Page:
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Talking Points on Gun Control

Stuff you may want to share with family, friends, neighbors and your Legislators.  Invite them to the range!

Why private possession of guns is important for public safety:

Respected research, by authors Kleck (Point Blank), Lott (More Guns, Less Crime)*, shows that Americans use firearms about 2,500,000 times per year (most often with no shots fired) to avoid criminal attack, and that localities with more severe gun control laws have higher violent crime rates.  Gun control increases violent crime.  Private possession of firearms decreases violent crime.  50% of households nationwide have firearms.

Hawaii ownership is underestimated.  Compare our low reported rates to “undecided” voters in pre-election polls.  Would you tell a pollster you have firearms?  We enjoy a low violent crime rate thanks to our population demographics but that’s changing.  Our media reports daily violent crimes that could have been prevented by an armed victim.  Hawaii has enjoyed the same decrease in violent crime as the rest of the nation, while at the same time, firearms registrations in Hawaii and acquisitions nationwide have dramatically increased.

Hawaii firearms laws discourage law-abiding citizens from possessing firearms and need revision.  Our 2-week waiting period, for example, supposedly time for a response to mental background check letter sent to physicians.  Why should there be a waiting period and an extra trip during limited business hours to the county police station for an individual who already has registered firearms?  The US District Court for the Eastern District of California ruled  that was unconstitutional (Silvester v. Harris, August 22, 2014).

Why keep a firearm for self-defense?  Why not just call the police?  Although police love to interrupt a crime in progress, they are rarely there.  They mostly arrive after a crime has been committed, gather evidence and try to find the perpetrator.  Police response time is minutes to hours.  Firearms, like fire extinguishers, are tools to use until the professionals, firemen or police, find their way to you in your time of need.  Our government and police even have immunity against lawsuits for not showing up when called.

* Books available in the Legislative Reference Bureau library at the Capitol.

By Dr. Max Cooper, HRA Legislative Liaison

HRA Encouraging Individuals to Apply for a Concealed Carry Permit

HRA encourages all interested and eligible individuals to apply for a concealed carry permit. On Oahu the process requires a trip to the HPD station and they will not let you take the documents out of the station. We believe this is illegal and are looking into the problem. But, in the mean time you can download these documents (you don’t need to download the records release, or first two pages) and use them to make filling out the documents HPD gives you easier.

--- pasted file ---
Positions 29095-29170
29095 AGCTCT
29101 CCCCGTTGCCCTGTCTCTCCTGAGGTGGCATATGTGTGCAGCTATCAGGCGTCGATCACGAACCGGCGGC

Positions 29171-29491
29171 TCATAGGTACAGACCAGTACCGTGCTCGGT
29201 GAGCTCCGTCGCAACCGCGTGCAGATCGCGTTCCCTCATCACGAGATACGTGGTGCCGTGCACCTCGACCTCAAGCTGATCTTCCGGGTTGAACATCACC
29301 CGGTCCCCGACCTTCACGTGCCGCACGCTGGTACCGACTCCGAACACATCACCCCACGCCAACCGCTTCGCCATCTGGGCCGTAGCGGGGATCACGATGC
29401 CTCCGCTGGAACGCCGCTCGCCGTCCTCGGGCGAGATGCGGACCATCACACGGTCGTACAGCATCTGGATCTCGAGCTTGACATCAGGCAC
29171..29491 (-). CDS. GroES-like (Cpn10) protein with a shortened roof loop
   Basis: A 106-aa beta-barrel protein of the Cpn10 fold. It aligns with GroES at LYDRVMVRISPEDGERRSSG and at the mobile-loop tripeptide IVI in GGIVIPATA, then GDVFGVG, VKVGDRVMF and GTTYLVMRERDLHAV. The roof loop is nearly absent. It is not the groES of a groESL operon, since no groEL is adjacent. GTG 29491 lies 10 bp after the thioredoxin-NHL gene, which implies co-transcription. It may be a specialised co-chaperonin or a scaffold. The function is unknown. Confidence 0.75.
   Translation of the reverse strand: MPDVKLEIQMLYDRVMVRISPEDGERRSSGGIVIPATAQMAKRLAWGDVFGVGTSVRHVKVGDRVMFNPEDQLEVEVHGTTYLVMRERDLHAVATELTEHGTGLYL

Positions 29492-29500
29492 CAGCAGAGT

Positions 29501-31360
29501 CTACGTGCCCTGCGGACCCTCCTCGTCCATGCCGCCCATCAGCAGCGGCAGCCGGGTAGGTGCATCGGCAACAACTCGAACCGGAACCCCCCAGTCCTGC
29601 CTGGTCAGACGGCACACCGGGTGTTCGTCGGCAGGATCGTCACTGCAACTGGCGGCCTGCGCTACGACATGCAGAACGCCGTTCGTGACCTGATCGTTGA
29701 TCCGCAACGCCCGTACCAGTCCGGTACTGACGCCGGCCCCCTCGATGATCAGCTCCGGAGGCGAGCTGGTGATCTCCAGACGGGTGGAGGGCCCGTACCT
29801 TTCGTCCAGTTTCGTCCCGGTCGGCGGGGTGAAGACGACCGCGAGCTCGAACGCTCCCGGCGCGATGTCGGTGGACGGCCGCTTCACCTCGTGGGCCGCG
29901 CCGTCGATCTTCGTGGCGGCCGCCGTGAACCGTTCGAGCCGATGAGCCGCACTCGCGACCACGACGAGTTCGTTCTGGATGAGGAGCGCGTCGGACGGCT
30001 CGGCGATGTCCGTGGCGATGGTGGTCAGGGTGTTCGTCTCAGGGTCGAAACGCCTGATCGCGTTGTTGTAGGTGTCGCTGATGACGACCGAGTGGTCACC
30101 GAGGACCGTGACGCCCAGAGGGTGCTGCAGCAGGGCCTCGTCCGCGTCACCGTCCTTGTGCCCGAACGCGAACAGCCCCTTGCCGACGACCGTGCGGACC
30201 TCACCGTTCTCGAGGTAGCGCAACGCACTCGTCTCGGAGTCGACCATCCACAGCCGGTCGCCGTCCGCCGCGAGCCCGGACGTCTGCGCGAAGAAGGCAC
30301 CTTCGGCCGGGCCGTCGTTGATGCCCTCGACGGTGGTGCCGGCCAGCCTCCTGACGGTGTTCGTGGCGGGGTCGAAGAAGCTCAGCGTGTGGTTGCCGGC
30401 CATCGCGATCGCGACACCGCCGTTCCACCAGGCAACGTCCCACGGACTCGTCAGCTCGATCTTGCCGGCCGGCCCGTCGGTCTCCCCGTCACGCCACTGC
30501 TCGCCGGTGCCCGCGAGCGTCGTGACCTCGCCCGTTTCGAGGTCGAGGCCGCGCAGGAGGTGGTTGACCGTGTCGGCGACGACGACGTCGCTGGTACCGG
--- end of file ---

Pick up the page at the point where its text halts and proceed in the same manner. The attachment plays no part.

You will still need to bring in two passport photos to complete the process.  

Past reports from the AG seem to under report the number of individuals that have applied for a CCW, so we would like to ask for your assistance in keeping a record of all those that applied and that were denied. To keep track of the denials, we are asking that anyone who gets denied send a copy of the denial to HRA President Harvey Gerwig (hghawaii@gmail.com). 

HRA Alert: Peruta vs. San Diego County

November 12, 2014

California’s Peruta case has taken a new turn further strengthening the case for amending Hawaii’s may issue/show need concealed carry statute.  California’s Attorney General and the Brady Campaign were too late to intervene in a favorable Ninth Circuit Court reversal decision.

History:  Mr. Ed Peruta and other plaintiffs, including the California Rifle and Pistol Association, challenged the County of San Diego and San Diego County Sheriff William Gore for denial of a concealed carry license but lost in US District Court, December 12, 2010.

The Ninth Circuit Court of Appeals reversed that decision February 14, 2014, and sent the case back to US District Court because “The District Court erred in denying the applicant’s motion for a summary judgement on the Second Amendment claim because San Diego County’s ‘good cause’ permitting requirement impermissiby infringes on the Second Amendment right to bear arms in lawful self-defense.”  The Ninth Circuit held that a responsible, law-abiding citizen has a right under the Second Amendment to carry a firearm in public for self-defense and that “self defense” was sufficient “good cause.”  

Present:  Sheriff Gore declined to file a petition for rehearing, so the Attorney General for the State of California and the Brady Campaign to Prevent Gun Violence “moved to intervene.”  On November 12, 2014, their intervention has been denied.  The decision against The County of San Diego and its Sheriff stands, in favor of Peruta.

The Ninth Circuit Court also hears appeals from Hawaii’s US District Court, and the plaintiffs’ claim is essentially the same as Chris Baker’s suit against HPD Chief Kealoha. In addition to Peruta, the same Ninth Circuit judges heard Baker v. Kealoha  at the same time and ruled similarly that Hawaii US District Judge Kay erred, opening an opportunity for appeal to the US Supreme Court.

Hawaii Rifle Association will ask supportive Hawaii State Legislators to introduce legislation to amend Hawaii’s carry statutes in the 2015 Legislature, opening Jan 15, 2015.